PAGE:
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XML-L  September 2000

XML-L September 2000

Subject:

Re: XML as Database vs MYSQL etc

From:

Evan Lenz <[log in to unmask]>

Reply-To:

General discussion of Extensible Markup Language <[log in to unmask]>

Date:

Fri, 22 Sep 2000 17:53:58 -0700

Content-Type:

text/plain

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text/plain (188 lines)

This is largely a "religious" issue.  Database die-hards vs. XML die-hards.
Some of the arguments for one over the other don't really stand up against
each other; they come down to personal preference or what one's familiar
with.

You did a good job pointing out where the RDBMS excels (concurrent
transactions, speed, etc).  The Oracles of the world have figured out how to
build robust, scalable, efficient systems based on the relational data
model.  XML database systems are only beginning to show up on the scene and
a lot of these issues are far from being solved.  Instead of assuming they
can't be (or assuming they can), I'd like to focus on what I see as a real
advantage of an XML data store over an RDMBS.

You handily dismiss the suggestion that an XML repository is more flexible
than a database.  I would suggest that the relational "straightjacket" is
more than "mythical".  Unlike databases, XML documents do not require a
pre-defined schema.  Thus, an XML data store/information retrieval system,
could receive new documents containing new elements without breaking the
system.  Yes, you could simply add a new table in a database, but that's a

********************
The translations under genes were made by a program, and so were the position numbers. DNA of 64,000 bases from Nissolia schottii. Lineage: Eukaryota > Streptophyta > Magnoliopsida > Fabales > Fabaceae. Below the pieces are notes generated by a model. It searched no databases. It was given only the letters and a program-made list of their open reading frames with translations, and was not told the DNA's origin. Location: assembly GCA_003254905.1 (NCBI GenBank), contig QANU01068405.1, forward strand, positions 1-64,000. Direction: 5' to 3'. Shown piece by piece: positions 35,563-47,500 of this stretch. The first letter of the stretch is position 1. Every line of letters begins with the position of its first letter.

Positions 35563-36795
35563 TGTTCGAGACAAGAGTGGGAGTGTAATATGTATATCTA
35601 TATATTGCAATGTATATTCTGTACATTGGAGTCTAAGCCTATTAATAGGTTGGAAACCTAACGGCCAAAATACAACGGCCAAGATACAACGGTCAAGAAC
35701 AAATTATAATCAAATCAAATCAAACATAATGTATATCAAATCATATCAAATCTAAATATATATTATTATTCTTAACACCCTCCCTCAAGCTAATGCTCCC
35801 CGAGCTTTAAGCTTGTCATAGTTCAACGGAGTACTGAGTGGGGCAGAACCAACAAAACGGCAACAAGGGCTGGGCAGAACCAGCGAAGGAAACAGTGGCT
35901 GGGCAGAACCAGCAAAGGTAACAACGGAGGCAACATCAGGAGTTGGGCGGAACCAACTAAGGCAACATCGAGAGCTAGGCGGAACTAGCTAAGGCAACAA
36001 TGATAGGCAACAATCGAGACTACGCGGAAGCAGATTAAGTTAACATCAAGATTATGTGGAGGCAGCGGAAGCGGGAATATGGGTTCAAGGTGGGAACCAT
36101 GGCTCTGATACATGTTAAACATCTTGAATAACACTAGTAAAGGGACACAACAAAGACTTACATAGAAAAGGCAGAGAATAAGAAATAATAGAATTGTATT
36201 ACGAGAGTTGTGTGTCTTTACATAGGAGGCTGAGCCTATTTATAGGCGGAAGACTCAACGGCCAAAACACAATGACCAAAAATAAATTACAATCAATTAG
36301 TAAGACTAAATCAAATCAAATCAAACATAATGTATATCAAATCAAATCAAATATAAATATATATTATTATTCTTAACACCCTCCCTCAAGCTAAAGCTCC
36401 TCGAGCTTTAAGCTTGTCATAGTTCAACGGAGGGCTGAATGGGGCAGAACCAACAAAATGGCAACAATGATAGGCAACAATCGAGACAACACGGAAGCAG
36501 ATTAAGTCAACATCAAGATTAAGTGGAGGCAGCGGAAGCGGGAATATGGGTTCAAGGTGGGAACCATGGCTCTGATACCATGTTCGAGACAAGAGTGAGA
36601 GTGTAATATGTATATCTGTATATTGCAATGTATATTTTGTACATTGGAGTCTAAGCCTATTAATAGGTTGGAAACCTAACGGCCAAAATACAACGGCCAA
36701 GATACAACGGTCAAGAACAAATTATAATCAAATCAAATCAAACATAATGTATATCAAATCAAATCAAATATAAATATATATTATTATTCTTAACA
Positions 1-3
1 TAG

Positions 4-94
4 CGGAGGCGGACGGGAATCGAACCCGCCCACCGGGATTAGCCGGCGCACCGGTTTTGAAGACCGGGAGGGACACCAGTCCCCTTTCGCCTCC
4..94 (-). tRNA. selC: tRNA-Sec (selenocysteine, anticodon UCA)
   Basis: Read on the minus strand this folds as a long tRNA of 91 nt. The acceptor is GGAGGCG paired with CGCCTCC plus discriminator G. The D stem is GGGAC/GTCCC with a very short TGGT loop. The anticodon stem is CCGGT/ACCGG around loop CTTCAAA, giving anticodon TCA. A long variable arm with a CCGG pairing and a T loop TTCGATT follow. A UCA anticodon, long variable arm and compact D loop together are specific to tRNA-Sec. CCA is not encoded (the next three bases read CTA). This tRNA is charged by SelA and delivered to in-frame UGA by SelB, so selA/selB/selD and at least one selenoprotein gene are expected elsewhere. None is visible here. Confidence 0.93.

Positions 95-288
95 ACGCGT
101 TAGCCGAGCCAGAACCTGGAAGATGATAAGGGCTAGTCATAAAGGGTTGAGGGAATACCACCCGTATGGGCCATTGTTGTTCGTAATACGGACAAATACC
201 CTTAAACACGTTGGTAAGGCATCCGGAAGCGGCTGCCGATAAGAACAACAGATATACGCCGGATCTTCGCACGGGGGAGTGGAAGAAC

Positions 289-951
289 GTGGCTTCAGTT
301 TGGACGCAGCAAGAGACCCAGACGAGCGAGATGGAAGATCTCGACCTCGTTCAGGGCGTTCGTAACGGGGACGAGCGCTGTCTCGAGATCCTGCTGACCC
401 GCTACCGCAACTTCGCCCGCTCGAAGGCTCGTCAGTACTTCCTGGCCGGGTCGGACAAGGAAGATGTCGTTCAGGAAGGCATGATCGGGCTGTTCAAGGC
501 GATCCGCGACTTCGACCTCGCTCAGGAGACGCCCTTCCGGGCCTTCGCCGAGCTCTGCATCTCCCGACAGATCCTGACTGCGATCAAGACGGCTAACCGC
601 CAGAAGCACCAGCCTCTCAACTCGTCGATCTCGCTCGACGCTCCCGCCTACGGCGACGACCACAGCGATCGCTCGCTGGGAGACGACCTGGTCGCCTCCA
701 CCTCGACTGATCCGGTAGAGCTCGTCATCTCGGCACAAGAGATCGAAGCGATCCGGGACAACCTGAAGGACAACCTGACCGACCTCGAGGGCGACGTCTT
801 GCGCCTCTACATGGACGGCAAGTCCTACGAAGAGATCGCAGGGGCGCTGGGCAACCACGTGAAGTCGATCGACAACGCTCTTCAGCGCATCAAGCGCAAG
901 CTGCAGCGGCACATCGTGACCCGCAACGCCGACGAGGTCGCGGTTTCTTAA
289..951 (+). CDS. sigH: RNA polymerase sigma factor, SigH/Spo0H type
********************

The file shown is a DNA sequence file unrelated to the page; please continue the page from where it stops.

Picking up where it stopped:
manual task of changing the *schema*.  I agree that XML is not inherently
more flexible when it comes to designing schemas.  What I'm saying is that
schemas are inherently inflexible.  This is what the semi-structured data
crowd has been shouting from the rooftops.  XML describes its own structure.

XML is clearly becoming a communication standard for B2B, e-commerce, etc.
etc.  If your backend system is based on an RDMBS, you will always have to
worry about mappings between two different data models.  The XML and
relational data models are distinct.  I know there are a number of efforts
out there, but there is certainly no consensus on how these two models
should be mapped.  And I highly doubt that there's a general way to do it
that makes sense for every case.

You could, of course, flip this around and say that's why it makes no sense
to convert your database into an XML repository.  Unless, that is, you
believe that the advantages of semi-structured data will outweigh the
disadvantages.  And, if all of your data is already in XML, then a solution
that took advantage of that semi-structured data and did not require you to
map it to a database would be pretty compelling.

XML gives documents and data a common format.  In many cases, an information
retrieval system would be required for both data and documents, which may or
may not contain structure or metadata (eg. RDF).  Having one format (XML)
would allow you to seamlessly integrate those knowledge stores into one